Derek Sivers is someone you likely have not heard of. You should find out about him. He started and built and gave away a successful business. His self statement “I make useful things, and share what I learn,” There is some good material here. Derek’s blog
One blog article outlines his time line to becoming a singer. There is a poignant point that all of us can take to heart. He spent 15 years practicing two hours a day to go from poor to good as a singer. He then heard “Singing is a gift. You’re either born with or you’re not. You’re lucky. You were born with it!”
I don’t suppose he thought that remark was a compliment, although he may have smiled and said “Thank you.”
Competence and giftedness are not necessarily linked.
When you tell someone who is competent, that they are gifted, you may mean it as a compliment, but it is demeaning. No matter how competent, in the end, giftedness is just nuance. You have to do the work to be good and people who treat your skill as a gift, undervalue it and/or are making themselves feel better at your expense. They don’t have the “gift” so that explains why it should be cheap, or why they are not as good as you. That discounts to zero the work that made you good.
Without the work, no one would ever know about “your gift” because it would be invisible. Everyone who appears gifted has put in the time and effort to learn, in depth, the thing that interests them.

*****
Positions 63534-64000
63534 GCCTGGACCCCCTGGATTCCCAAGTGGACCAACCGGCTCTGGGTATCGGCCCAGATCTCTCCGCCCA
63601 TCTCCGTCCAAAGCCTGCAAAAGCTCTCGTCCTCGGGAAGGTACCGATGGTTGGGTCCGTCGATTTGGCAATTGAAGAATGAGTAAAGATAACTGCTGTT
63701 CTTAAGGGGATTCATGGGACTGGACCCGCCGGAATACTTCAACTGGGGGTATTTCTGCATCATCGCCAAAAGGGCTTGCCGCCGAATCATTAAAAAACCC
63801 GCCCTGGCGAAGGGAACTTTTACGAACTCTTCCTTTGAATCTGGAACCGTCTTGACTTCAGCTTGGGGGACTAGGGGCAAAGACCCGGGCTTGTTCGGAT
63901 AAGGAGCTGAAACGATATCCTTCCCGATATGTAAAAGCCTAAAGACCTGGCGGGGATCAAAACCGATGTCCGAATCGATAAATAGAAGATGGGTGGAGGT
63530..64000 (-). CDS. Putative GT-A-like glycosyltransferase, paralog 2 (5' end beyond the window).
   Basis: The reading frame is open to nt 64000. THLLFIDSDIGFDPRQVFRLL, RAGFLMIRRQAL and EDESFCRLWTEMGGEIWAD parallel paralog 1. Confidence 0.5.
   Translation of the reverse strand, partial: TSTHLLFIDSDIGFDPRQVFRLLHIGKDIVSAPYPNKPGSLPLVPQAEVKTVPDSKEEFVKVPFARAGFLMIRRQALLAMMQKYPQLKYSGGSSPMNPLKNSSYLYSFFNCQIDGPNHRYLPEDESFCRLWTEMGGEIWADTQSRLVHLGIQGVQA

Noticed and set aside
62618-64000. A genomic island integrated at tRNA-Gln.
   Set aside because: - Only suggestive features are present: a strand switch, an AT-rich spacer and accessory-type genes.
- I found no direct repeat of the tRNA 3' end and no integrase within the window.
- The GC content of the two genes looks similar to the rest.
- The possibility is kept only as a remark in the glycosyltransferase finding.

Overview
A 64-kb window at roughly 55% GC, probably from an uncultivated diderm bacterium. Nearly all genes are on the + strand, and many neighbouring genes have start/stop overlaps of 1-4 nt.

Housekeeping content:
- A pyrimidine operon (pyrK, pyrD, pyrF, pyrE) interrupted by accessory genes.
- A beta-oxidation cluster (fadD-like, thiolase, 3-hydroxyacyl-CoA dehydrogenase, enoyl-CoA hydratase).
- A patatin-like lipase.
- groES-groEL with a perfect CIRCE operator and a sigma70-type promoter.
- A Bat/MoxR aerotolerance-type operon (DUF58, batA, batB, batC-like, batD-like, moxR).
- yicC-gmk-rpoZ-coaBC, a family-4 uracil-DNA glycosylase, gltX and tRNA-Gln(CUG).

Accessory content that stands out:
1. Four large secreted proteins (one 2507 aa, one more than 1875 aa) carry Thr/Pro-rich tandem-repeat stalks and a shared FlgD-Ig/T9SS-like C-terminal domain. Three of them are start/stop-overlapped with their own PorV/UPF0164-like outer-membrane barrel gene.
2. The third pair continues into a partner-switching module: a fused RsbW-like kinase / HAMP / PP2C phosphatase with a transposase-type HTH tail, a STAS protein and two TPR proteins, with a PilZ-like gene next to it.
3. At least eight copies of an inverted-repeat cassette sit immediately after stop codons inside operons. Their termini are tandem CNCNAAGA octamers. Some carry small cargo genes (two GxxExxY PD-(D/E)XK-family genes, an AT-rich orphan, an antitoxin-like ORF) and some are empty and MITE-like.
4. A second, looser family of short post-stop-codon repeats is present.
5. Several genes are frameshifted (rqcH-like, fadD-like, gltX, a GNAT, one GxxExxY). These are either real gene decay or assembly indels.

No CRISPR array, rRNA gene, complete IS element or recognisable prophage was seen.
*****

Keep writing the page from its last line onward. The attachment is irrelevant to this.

No one is good at anything the first time they try it, but some may be better than others. Perhaps that is a gift. They have a hint that the work may be worth their effort.
I recall a friend in high school who was a very good athlete. I had been playing golf for a while and thought he would enjoy it. An hour of coaching and he was hitting the ball pretty well. Over that summer, he spent about 15 hours a day at the golf course, most of it practicing. In 11 weeks he had a single digit handicap.
Gifted? Maybe. If he had not had some early success, he might not have worked at it. The 70 hours or so of practice each week likely mattered more. I would be willing to bet that high handicap golfers don’t have 800 hours of practice in their lifetime, never mind in 11 weeks. Does that mean they are not gifted? No. It means that they haven’t worked hard enough. That’s okay. They have other interests.
It is rumored that Tiger Woods and VJ Singh both hit more than 1,000 balls a day in practice. I doubt the other pros are far behind. I will bet that if you hit 350,000 practice shots a year, you will get better. Maybe not Tiger or VJ good, but good enough for your club mates to tell you that you are gifted.
And how would that feel?
Do a favour for your children, grandchildren, nieces and nephews and everyone else you know. Never tell them they are gifted.
Admire how hard they work or practice, how they learned from mistakes, how they kept at it, how they use what they know creatively, or how excited they are about what they do.
They will appreciate that and they will come to value your input. And if you pay attention, you might be able to see how you could do what they can do, even without the “gift.”
Don Shaughnessy is a retired partner in an international accounting firm and is presently with The Protectors Group, a large personal insurance, employee benefits and investment agency in Peterborough Ontario. firstname.lastname@example.org